Fifteen years ago, Greg Libecci quit his career in sales at Fortune 500 companies to do something good for the planet: make public schools more sustainable. Since 2010, he’s been the energy and resource manager for the Salt Lake City district, tasked with minimizing the district’s use of energy and natural gas.
Progress has been slow going.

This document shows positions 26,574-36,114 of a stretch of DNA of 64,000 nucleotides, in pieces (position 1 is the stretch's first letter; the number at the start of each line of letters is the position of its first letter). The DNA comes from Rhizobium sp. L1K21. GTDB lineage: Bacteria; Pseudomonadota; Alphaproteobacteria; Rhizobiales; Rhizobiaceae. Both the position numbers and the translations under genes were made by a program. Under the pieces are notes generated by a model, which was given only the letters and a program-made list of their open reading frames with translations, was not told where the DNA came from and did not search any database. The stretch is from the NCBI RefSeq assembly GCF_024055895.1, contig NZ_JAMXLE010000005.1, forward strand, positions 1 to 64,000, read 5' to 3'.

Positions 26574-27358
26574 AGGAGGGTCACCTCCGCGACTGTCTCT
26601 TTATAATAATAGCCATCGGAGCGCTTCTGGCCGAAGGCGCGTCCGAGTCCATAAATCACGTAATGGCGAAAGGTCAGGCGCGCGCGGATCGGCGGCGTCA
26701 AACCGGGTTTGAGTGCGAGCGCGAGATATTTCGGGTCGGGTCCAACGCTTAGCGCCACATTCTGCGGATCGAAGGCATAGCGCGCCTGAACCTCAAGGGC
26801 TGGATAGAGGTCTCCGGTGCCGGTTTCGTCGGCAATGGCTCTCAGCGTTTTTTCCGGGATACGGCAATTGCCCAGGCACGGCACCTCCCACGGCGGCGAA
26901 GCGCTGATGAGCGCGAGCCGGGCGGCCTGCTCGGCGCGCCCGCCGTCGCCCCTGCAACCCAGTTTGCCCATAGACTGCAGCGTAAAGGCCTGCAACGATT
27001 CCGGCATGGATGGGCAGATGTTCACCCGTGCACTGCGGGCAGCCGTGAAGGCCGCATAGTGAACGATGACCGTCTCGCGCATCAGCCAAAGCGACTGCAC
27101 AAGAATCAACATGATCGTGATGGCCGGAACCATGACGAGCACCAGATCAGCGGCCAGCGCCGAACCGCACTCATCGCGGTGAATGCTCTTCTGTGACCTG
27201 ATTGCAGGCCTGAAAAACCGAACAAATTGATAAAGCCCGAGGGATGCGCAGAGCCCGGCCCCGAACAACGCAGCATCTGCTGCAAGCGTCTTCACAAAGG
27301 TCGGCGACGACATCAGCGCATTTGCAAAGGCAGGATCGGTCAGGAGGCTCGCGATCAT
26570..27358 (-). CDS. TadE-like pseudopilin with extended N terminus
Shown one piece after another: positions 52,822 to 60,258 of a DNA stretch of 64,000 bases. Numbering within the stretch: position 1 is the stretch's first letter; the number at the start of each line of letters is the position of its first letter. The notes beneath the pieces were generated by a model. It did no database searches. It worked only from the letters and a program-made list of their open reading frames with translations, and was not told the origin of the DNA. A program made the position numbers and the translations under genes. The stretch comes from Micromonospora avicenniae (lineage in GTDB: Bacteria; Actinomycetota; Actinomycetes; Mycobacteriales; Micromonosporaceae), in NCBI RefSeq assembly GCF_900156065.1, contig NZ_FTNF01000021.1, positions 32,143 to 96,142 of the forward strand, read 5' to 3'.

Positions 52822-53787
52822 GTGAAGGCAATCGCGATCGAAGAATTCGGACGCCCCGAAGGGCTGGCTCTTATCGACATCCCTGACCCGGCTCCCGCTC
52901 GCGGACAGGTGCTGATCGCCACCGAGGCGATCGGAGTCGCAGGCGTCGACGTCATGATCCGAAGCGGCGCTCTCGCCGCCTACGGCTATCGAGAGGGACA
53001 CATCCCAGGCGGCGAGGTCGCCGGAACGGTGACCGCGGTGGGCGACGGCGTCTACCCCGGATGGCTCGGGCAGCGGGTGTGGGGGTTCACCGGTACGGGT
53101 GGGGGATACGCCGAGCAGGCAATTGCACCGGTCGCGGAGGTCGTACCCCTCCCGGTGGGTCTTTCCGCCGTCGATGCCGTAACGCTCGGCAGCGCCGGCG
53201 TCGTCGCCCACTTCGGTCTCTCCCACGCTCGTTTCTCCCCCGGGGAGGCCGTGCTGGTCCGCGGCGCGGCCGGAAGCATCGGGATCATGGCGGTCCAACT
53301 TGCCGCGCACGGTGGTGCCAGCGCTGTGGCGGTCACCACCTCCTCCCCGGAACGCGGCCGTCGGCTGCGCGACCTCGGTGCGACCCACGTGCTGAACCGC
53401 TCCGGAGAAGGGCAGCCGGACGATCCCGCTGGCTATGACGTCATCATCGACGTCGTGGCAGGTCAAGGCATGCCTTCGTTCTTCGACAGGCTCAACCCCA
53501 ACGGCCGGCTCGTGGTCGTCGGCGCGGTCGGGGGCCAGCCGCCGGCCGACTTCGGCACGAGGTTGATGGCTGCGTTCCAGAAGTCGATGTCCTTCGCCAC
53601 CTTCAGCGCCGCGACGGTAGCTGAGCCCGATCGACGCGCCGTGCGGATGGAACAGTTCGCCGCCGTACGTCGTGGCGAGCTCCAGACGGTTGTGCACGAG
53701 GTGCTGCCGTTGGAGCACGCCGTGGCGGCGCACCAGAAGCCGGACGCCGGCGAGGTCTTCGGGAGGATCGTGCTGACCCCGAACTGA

Libecci initially focused on what he calls “low-hanging fruit”—encouraging staff to turn off lights more often and shutting down HVAC systems during holidays and weekends. When he wanted to make bigger changes, such as replacing HVAC systems or converting fluorescent lights to LED bulbs, administrators told him it would be too expensive, or that it wasn’t the highest priority.